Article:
Guidance on Personal Protective Equipment and Clothing for Flood Cleanup Workers

Fire workers walking thru flooded area
Fallen powerlines
Looking over sand bags at EMS workers dragging a raft

The National Institute for Occupational Safety and Health (NIOSH) provides the following guidelines and warnings to flood cleanup workers. The hazards in flood waters are likely variable and can include sewage, household chemicals and cleaning solutions, petroleum products, hazardous industrial chemicals, pesticides, and flammable liquids. Workers must also be aware of dangers from physical hazards such as obstacles covered by flood waters (storm debris, depressions, drainage openings, ground erosion) and from displaced reptiles or other animals.

Workers and volunteers involved with flood cleanup should avoid direct skin contact with flood waters if possible and through the use of appropriate PPE and clothing. In most instances, the selection of PPE will be dependent on site specific conditions, hazards, and tasks; the list below provides guidance on PPE and clothing for flood response workers:

  • Electrically insulated, watertight boots with steel shank, toe, and insole. Tennis shoes or sneakers should not be worn because they will transfer contamination and will not prevent punctures, bites, or crush injuries. Hip waders may be appropriate to help prevent contact with flood waters;
  • Heavy, waterproof, cut-resistant work gloves. Other types of protective gloves may be required if handling identified material hazards;
  • Goggles, safety glasses with side shields or full face shields. Sun/glare-protective lenses may be needed in some work settings;
  • Soft hat or other protective head cover. Wear an American National Standards Institute (ANSI) rated hardhat if there is any danger of falling debris or electrical hazards;
  • Hearing protection (when working in an environment with any noise that you must shout over to be heard);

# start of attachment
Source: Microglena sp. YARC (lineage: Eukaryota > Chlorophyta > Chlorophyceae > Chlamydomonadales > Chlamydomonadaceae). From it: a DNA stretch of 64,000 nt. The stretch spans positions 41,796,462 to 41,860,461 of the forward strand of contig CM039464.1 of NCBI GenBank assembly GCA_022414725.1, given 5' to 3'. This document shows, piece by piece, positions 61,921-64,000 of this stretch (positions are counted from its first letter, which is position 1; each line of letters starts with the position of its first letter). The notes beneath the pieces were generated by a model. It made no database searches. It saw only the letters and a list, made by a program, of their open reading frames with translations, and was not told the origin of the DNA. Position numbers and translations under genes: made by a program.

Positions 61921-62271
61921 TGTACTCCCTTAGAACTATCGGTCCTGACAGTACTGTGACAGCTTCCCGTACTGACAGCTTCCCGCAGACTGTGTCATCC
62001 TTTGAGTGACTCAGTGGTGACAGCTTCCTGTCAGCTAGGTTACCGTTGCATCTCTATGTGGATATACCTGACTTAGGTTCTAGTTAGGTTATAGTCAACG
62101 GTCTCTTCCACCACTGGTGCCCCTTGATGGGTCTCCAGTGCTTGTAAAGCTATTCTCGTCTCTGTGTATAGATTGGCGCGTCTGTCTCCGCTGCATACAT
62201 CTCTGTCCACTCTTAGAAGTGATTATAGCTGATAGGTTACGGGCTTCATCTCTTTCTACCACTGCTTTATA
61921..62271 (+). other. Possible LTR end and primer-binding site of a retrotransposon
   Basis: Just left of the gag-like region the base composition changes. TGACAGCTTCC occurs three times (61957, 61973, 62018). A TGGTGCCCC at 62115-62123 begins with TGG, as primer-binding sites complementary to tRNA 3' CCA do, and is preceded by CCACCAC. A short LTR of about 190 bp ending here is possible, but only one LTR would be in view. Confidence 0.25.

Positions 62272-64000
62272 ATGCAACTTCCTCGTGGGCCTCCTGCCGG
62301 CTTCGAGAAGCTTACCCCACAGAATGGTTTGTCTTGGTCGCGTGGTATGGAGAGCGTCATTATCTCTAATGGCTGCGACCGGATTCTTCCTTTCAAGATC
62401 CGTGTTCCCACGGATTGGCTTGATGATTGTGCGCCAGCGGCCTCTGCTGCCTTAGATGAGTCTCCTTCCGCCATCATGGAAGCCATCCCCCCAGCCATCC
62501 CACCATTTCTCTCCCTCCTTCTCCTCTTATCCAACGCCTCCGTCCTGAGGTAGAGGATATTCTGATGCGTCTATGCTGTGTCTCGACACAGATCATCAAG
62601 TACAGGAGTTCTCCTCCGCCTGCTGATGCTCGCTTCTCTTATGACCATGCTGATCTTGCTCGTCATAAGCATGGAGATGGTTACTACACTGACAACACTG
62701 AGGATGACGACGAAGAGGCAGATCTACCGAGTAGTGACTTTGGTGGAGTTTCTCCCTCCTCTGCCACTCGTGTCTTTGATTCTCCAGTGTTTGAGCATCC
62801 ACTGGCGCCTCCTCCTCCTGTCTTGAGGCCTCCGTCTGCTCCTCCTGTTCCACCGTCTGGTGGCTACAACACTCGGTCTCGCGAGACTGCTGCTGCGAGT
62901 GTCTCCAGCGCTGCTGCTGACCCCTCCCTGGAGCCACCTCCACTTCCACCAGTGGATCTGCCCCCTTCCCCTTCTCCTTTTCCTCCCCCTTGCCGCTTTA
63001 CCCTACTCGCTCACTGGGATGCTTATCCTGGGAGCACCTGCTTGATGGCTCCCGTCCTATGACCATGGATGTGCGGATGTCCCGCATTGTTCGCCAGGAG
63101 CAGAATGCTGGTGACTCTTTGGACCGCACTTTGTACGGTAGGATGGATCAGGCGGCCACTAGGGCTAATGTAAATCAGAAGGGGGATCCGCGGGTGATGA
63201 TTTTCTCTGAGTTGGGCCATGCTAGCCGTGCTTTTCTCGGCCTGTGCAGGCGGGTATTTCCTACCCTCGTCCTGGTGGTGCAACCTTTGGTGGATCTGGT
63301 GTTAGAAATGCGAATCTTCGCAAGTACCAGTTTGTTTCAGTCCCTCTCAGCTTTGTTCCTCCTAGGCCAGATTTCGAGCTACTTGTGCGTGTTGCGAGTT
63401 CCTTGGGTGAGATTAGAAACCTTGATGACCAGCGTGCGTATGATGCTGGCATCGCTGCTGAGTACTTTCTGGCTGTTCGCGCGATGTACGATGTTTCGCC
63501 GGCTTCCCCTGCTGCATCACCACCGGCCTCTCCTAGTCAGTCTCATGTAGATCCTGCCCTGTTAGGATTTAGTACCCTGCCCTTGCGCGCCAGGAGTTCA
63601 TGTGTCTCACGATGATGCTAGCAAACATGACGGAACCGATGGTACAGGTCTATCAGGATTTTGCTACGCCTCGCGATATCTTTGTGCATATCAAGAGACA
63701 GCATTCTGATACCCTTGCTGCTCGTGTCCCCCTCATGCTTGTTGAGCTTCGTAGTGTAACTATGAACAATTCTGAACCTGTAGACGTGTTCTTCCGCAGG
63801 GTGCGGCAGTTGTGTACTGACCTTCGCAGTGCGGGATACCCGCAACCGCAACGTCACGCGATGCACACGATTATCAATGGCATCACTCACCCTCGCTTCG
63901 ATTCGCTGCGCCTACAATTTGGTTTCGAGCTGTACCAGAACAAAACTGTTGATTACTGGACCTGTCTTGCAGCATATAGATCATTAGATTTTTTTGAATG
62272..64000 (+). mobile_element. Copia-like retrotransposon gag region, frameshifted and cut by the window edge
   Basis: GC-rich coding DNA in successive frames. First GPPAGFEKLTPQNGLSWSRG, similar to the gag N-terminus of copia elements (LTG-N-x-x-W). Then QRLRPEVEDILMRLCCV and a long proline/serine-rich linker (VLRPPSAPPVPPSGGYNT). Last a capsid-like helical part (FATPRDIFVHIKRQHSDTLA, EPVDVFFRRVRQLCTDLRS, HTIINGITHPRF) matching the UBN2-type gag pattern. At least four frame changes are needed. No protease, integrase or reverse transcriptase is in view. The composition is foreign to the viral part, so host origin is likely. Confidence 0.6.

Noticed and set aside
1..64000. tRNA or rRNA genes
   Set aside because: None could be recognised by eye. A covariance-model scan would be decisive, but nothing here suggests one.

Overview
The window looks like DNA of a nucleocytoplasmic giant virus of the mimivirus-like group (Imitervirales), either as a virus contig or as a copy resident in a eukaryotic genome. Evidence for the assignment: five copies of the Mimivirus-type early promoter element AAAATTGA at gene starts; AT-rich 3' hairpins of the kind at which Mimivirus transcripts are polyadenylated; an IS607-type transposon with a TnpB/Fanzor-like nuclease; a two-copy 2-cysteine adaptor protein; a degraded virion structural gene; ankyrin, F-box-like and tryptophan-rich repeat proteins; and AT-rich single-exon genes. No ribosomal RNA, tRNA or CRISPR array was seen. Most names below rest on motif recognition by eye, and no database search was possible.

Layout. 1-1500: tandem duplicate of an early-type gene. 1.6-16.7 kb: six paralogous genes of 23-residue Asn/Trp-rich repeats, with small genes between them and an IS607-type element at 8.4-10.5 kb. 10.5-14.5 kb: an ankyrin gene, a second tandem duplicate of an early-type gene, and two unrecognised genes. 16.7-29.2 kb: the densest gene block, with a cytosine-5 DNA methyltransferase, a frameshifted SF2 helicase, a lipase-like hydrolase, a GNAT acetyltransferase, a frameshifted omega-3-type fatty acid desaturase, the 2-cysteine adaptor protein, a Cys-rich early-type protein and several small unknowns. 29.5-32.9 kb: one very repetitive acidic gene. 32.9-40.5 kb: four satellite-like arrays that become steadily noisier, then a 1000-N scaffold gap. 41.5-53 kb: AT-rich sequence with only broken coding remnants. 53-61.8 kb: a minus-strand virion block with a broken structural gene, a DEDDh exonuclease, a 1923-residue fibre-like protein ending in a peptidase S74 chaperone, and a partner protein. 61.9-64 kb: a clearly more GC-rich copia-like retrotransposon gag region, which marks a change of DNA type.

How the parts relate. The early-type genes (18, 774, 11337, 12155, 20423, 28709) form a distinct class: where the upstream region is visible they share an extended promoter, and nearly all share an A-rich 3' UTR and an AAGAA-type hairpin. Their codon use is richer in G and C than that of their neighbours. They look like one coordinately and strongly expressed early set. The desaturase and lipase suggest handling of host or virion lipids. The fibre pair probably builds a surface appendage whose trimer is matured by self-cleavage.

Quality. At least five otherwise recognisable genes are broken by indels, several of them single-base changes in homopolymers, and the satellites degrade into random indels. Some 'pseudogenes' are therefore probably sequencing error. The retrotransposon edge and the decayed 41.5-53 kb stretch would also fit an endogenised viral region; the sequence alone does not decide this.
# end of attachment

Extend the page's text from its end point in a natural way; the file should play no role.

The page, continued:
• Comfortable, form fitting, light weight clothing including long pants and a long sleeved shirt or coveralls;
  • Under some work conditions, NIOSH approved respirators may be necessary (e.g., for exposures to mold-contaminated materials/environments, or other recognized chemical, physical, or biological hazards).

Additional PPE, respiratory protection, or clothing may be required when specific exposure hazards are identified or expected at the work site. In some instances, the protective ensemble components (garment, boots and gloves) may need to be impervious to contaminated flood or other site-specific chemical, physical, or biological hazards. Waders should be cleaned with soap and water and air dried between uses. In all instances, workers are advised to wash their hands with soap and clean water, especially before eating or drinking. Alcohol-based hand sanitizers can be used if soap and water are not available. Protect any cuts or abrasions with waterproof gloves and dressings. The use of insect repellant, sun block and lip balm may also be required for some work environments. Drink plenty of bottled water and take frequent rest breaks to avoid overexertion.